Fool Portfolio Report
Monday, May 6, 1996
(FOOL GLOBAL WIRE)
by Keith Pelczarski (MF Czar)
ALEXANDRIA, Va., May 6 -- Everyone has heard of the luck of the Irish, and lately, there's been a lot of talk about the luck of the Foolish. It's been said on our message boards and in the media that the Fool Portfolio returns are nothing but luck.
You know what? They're right.
Maybe not completely right -- there was (and continues to be) some work involved with it -- but no one sextuples the S&P 500 over a twenty-month period without a lot of luck on their side. (David and Tom are partially Irish, so that might account for some of it.)
It's not always enough to get lucky. Sometimes you have to be able to recognize good luck and not jinx yourself.
Some of you out there must be wondering why the heck I'm talking about jinxes -- that's superstitious stuff in a category with crystal balls and horseshoes (I happen to have both items on my desk). I'm not referring to jinx in the traditional sense. The jinx in question here is the one where you say to yourself, "It's had its run," and turn your back on your best stock to take up another.
Another common jinx is the diversijinx. The diversijinx strikes when one sells off part of their winners, so that they may evenly distribute their funds across all their stocks, winners and losers. Despite the fact that this is commonly accepted wisdom, the logic still baffles me. If you'll indulge a baseball simile, it's like pulling your best pitcher off the mound because you think that your middle reliever with a terrible ERA must be due. It just doesn't make sense.
That's not to say that you should load the boat in a few stocks right off the bat. That'd be like scrapping your bullpen in favor of two fireballers. Again, it just doesn't make sense.
So what kind of luck hit the Fool Portfolio today? Well, it was good luck to say the least. The two luckiest stocks of all, America Online and Iomega, continue to baffle the Wise.
Proving that not all people on the street are Wise, Alex. Brown & Sons analyst Steve Eskenazi reiterated a strong buy rating on America Online today, stating that, "This continues to be our single best idea (for investors)."
There was also a Japanese press report on the possibility of an AOL/Mitsui deal, to establish an Asian online service. As if all that luck weren't enough, America Online reports earnings on Wednesday, which seemed to add some extra fuel to the fire. America Online closed at a bid of $67 5/8, up $5 1/8. We'll take that kind of luck every day.
There was more bad luck for short-sellers of Iomega today, as it zipped up $5 3/4 to $65 3/4. There wasn't any news that I could see to warrant such a gain, so let's just chalk it up to luck.
The other issues in the Fool Portfolio didn't move much today. Actually, Medicis moved $1 based on last trade information, but only $3/8 when measured at the bid (as Fools do). For all the information on today's moves, scroll through the box below this one. It shows the breakdown for individual stocks, and the past performance of the Fool Portfolio.
Speaking of Fool Portfolio performance, it was up 5.84% today versus a Nasdaq gain of 0.14% and an S&P loss of 0.13%. Not too shabby, for a couple of lucky guys. This brings the Lucky, er, Fool Portfolio gains to 82% on the year, vs. an admirable Nasdaq gain of 12.74% and still respectable S&P gain of 4.04%.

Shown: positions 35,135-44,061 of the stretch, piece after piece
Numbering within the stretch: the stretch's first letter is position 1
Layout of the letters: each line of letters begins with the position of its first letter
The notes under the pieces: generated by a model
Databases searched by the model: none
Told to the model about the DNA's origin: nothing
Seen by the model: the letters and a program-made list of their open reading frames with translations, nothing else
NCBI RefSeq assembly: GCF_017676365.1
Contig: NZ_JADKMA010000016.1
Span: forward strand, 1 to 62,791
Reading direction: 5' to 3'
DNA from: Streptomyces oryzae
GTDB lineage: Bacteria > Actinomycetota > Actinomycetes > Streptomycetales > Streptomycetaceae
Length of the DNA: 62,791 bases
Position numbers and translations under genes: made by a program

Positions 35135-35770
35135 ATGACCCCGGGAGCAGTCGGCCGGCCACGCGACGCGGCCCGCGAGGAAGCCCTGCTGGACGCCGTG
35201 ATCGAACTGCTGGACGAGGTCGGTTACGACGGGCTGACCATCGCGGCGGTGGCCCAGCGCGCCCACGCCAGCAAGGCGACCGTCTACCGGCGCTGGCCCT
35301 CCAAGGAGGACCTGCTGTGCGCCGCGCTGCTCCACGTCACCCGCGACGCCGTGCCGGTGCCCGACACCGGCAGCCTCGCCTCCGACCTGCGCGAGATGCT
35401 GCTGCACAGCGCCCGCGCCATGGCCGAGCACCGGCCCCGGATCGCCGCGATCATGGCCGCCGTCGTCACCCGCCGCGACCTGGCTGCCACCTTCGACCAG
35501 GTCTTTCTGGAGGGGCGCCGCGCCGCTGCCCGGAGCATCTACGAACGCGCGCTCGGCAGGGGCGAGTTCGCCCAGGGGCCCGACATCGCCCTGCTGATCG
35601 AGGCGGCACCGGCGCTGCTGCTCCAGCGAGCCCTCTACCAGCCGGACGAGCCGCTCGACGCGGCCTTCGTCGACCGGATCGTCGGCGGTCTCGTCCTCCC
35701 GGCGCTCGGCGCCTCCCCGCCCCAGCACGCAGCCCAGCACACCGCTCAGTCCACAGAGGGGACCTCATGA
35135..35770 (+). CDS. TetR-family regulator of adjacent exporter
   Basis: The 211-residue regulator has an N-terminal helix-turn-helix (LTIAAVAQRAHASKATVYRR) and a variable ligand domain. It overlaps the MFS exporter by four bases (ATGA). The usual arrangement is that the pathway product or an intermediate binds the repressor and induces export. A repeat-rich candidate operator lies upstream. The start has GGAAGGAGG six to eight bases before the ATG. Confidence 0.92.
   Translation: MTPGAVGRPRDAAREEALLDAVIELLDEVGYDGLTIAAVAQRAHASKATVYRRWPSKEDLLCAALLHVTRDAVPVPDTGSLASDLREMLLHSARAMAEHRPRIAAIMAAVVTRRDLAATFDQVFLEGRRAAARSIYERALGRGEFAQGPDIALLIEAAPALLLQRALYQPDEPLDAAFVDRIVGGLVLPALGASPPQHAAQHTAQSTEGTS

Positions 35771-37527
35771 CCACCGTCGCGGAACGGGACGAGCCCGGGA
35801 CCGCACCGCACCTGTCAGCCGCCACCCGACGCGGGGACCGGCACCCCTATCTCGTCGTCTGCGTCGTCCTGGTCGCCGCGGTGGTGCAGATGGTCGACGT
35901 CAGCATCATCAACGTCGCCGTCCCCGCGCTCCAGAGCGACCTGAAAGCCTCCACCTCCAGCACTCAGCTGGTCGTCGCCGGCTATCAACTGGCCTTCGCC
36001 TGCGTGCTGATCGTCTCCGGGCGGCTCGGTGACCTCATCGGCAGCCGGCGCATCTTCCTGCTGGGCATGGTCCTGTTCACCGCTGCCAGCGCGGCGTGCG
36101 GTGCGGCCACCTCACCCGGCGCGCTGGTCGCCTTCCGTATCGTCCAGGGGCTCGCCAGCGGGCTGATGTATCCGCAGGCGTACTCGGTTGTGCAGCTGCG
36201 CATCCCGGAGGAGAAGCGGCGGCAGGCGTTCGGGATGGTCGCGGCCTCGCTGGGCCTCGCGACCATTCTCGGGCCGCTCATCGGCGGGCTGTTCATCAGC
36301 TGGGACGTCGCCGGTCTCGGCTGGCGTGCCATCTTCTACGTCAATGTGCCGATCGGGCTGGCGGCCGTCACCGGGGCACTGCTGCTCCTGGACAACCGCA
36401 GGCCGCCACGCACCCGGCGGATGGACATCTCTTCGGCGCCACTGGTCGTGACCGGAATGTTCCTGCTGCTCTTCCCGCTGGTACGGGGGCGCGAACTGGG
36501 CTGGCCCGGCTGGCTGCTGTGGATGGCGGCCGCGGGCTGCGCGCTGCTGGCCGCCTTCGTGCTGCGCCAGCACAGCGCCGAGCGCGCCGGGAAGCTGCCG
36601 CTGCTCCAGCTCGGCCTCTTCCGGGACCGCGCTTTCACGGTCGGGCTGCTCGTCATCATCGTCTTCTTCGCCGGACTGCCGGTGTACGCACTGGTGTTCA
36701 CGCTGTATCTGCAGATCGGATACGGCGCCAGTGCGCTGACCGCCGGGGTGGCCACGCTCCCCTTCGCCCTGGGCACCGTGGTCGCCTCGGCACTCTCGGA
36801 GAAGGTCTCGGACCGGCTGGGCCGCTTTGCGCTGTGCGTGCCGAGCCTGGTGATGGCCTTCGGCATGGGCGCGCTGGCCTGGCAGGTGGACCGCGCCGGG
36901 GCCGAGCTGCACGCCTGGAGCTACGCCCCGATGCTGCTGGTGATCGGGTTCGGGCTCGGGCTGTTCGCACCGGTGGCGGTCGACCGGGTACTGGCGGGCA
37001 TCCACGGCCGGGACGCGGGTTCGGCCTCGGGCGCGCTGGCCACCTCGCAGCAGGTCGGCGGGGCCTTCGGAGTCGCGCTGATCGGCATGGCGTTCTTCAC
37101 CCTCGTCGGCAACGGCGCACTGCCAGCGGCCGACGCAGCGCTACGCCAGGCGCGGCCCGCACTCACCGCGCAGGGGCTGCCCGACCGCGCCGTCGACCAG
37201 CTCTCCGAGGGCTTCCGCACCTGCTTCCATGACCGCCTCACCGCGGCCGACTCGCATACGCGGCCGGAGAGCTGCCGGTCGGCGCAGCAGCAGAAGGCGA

There's a post in our Talk with the Editors board that spoke of this year's huge Foolish gains. A user named JonRodgers writes:
"I started to build my Fool portfolio along with yours last fall, but wasn't sure how to do it. I finally decided to just add a stock as new ones were recommended. Another method would have been to just jump in and pick a day to buy all the stocks in the current portfolio."
Please let me take this opportunity to reiterate that we are not investment advisors, and we really hope that people do their own homework before buying *any* stock. As I said above, a lot of this is due to luck, and everyone knows that luck can run two ways. A sharp drop in the Fool Port would be buffered by the huge gains. If you step on while the ride is moving, you might jump on just before it stops.
But I digress -- Jon continues:
"As it turns out my method was not all that good, as your newer picks last year lost money, while the older ones just kept growing and growing! So far this year I am okay and I am up 29% thru April, but nothing like the Fools 70%."
Take it from a guy who's struggling this year to stay neck-and-neck with the lethargic S&P 500 -- 29% for four months is much better than okay. You're stomping the S&P by 25 percentage points, septupling it, even. Any Fool should be proud of that accomplishment -- give yourself a pat on the back, Jon, you're doing great.
Day Month Year History FOOL +5.84% 8.34% 82.00% 239.84% S&P 500 -0.13% -2.04% 4.04% 39.79% NASDAQ +0.14% -0.35% 12.75% 64.72% *Scroll down or expand screen for full portfolio accounting AMER +5 1/8 ...CHV - 5/8 ...GE - 3/4 ...GPS + 1/2 ...IOMG +5 3/4 ...KLAC ---...MDRX + 3/8 ...S ---... Rec'd # Security In At Now Change 5/17/95 1005 Iomega Cor 5.04 65.75 1205.10% 8/5/94 680 AmOnline 7.27 67.63 829.82% 4/20/95 310 The Gap 16.28 29.88 83.56% 8/5/94 165 Sears 28.93 50.25 73.72% 8/11/95 95 GenElec 57.91 76.25 31.66% 8/11/95 110 Chevron 49.00 56.00 14.29% 1/29/96 250 Medicis Ph 27.86 26.13 -6.22% 8/24/95 130 KLA Instrm 44.71 30.25 -32.34% Rec'd # Security Cost Value Change 5/17/95 1005 Iomega Cor 5063.13 66078.75 $61015.62 8/5/94 680 AmOnline 4945.56 45985.00 $41039.44 4/20/95 310 The Gap 5045.25 9261.25 $4216.00 8/11/95 95 GenElec 5501.87 7243.75 $1741.88 8/11/95 110 Chevron 5389.99 6160.00 $770.01 1/29/96 250 Medicis Ph 6964.99 6531.25 -$433.74 8/24/95 130 KLA Instrm 5812.49 3932.50 -$1879.99 8/5/94 165 Sears 4772.65 8291.25 $3518.60 CASH $16434.53 TOTAL $169918.28